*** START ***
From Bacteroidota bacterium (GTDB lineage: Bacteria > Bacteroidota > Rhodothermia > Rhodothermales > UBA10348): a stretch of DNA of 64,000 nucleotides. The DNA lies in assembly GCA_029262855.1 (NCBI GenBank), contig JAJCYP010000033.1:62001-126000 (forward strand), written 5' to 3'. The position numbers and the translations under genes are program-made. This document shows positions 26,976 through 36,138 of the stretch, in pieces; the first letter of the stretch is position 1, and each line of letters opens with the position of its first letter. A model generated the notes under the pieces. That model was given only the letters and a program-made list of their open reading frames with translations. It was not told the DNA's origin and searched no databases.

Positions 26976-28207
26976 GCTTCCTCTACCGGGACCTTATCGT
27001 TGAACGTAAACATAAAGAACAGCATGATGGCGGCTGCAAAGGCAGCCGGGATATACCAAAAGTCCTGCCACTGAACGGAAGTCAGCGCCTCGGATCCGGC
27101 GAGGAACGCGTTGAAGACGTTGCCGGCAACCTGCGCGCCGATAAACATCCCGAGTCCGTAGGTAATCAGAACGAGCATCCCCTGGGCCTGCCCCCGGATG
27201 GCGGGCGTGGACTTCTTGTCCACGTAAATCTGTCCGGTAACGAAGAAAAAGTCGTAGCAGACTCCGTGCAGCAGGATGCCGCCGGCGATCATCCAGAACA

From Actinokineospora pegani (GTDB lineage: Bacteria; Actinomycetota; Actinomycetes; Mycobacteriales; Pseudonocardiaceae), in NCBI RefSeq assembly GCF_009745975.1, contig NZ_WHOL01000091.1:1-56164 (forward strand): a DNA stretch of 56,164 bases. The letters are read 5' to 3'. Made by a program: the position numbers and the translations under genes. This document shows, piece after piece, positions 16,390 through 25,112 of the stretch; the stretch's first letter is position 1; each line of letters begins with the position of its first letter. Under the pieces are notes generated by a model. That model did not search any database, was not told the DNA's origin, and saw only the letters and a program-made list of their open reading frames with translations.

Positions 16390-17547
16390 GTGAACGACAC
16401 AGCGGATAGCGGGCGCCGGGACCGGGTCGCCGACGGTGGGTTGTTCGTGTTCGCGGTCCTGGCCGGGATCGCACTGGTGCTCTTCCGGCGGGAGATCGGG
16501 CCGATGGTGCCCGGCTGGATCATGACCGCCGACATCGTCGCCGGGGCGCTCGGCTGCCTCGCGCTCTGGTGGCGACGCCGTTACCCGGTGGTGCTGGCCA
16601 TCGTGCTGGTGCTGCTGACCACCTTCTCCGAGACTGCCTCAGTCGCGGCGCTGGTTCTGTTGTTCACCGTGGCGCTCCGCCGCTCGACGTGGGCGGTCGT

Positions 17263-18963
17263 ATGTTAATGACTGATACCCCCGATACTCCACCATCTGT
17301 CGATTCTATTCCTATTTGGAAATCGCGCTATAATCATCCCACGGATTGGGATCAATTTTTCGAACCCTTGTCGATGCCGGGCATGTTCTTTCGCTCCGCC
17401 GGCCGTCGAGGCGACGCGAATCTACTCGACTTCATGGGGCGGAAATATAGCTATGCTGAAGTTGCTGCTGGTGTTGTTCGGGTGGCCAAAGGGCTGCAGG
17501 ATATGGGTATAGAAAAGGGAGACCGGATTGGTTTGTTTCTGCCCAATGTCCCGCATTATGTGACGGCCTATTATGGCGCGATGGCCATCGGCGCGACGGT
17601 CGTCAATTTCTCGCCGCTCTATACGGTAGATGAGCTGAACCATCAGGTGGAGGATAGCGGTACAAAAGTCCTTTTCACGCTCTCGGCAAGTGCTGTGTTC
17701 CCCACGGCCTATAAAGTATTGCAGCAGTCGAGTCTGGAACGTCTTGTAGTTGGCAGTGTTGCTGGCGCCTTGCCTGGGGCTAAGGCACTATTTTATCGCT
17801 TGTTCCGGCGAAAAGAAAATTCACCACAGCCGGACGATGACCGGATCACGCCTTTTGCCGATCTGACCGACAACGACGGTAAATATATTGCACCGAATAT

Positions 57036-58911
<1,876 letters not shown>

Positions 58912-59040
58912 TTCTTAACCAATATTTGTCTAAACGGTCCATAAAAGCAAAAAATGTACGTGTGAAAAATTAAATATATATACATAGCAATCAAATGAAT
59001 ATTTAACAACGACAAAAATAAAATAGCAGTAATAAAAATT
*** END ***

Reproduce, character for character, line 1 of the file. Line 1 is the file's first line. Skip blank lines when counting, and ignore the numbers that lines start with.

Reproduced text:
From Bacteroidota bacterium (GTDB lineage: Bacteria > Bacteroidota > Rhodothermia > Rhodothermales > UBA10348): a stretch of DNA of 64,000 nucleotides. The DNA lies in assembly GCA_029262855.1 (NCBI GenBank), contig JAJCYP010000033.1:62001-126000 (forward strand), written 5' to 3'. The position numbers and the translations under genes are program-made. This document shows positions 26,976 through 36,138 of the stretch, in pieces; the first letter of the stretch is position 1, and each line of letters opens with the position of its first letter. A model generated the notes under the pieces. That model was given only the letters and a program-made list of their open reading frames with translations. It was not told the DNA's origin and searched no databases.